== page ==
The biggest benefit for Perspective has been cutting the ties with product providers and gaining greater control over its business model. “We are no longer paid at the discretion of providers, but have agreements for payment directly with our clients; advisers now have control of the adviser/provider relationship,” says Langman. However, Hall notes that many advisers are still operating on a fee system that looks “remarkably similar” to the old commission model. “That’s the problem we’ve experienced in previous years: a true fee-based model that requires clients to write out cheques or pay by standing order is so ‘in the client’s face’ that there are too few of them willing to pay this way,” says Hall. “You need to adopt a fee-charging regime that’s easier for clients to engage with, otherwise the pace of business growth is painfully slow. We’ve eased back on the perceived pain we were making our clients endure on our earliest fee models; we still offer the option of paying by cheque, but most clients prefer the percentage of assets under management model.”

Compliance burden The introduction of RDR and the move from commission to fees has seen advisers analyse and overhaul their business proposition and level of service. With a focus on delivering good customer outcomes, greater compliance and more stringent reporting requirements, more advisers are outsourcing. Matt Timmins, joint managing director of SimplyBiz, says: “Outsourcing compliance and access to end-to-end advice process support has now become almost a necessity for many directly-authorised firms who want their business not only to survive, but thrive in the post-RDR world,” he says. EXPERT ADVISER | 21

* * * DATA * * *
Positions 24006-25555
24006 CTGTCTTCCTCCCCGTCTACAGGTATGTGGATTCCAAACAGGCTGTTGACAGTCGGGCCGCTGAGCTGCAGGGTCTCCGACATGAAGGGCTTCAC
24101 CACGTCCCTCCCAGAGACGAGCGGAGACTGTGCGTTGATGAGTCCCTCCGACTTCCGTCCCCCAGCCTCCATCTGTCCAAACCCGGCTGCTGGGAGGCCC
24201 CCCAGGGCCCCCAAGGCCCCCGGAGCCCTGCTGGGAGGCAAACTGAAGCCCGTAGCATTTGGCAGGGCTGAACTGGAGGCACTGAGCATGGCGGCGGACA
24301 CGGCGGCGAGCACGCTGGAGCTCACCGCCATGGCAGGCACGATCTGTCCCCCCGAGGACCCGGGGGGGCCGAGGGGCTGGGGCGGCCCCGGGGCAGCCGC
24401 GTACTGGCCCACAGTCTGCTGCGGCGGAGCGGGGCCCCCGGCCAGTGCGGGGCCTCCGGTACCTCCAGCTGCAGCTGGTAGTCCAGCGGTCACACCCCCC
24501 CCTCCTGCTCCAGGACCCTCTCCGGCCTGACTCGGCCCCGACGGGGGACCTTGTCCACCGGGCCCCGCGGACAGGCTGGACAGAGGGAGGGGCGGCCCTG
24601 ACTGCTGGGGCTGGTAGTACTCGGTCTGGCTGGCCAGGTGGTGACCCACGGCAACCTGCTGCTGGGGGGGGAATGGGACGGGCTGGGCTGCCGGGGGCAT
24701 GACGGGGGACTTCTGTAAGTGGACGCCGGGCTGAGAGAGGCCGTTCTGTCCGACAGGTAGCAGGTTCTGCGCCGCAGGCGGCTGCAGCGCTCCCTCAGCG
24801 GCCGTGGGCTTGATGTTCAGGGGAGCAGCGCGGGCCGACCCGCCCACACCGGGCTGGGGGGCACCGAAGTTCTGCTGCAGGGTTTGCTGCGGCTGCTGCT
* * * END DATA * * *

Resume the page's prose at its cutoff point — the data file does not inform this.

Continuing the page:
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Advisers have got to become commercially minded. They cannot promise to deliver something and not make a profit on it He notes a recent study by Stoke Bishop Associates, which found that small advice firms trying to do everything themselves will “face higher costs and will fail under the weight of administration and compliance,” says Timmins. Many advisers have also introduced more robust IT systems, from back-office customer relationship management to risk-profiling tools, which have made it easier for advisers to fulfil requirements around knowing their customers. “[The introduction of better IT systems] will also mean better audit trails and, therefore, better safeguarding against any future complaints,” adds Timmins. While a stricter reporting regime is supposed to safeguard consumer interests, Hall questions whether it will create any real benefit. “The big concern I have is ensuring that the additional reporting is done and that the information is accurately gathered,” he says. “The RMAR and Gabriel reporting was always onerous enough – and to seemingly little benefit from where I stand. We’re still facing large Financial Services Compensation Scheme costs for failed firms and I wonder what this additional reporting will actually bring to the table in terms of consumer protection.”

Further changes Martin thinks there is still “a long way to go” and while advisers have a handle on how their businesses should look, there is a “lack of confidence” when it comes to explaining their value to clients. Advisers will also have to face up to the fact that some clients may no longer be profitable.

“It’s about segmentation and understanding profitability; what you are promising and what is the cost of delivering it,” he says. “We are looking now at adviser as manufacturer… and advisers have got to become commercially minded. They cannot promise to deliver something and not make a profit on it. Every customer will

have to stand on their own two feet.” While there are still tweaks to be made to the rules, the benefits of RDR to adviser business are beginning to show and hopefully in time the RDR will have achieved the regulator’s original objective: to improve consumer confidence in financial services.


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One year after RDR, let’s keep moving forward Ken Davy, Chairman of the SimplyBiz Group, considers the impact of RDR and how the advice sector has responded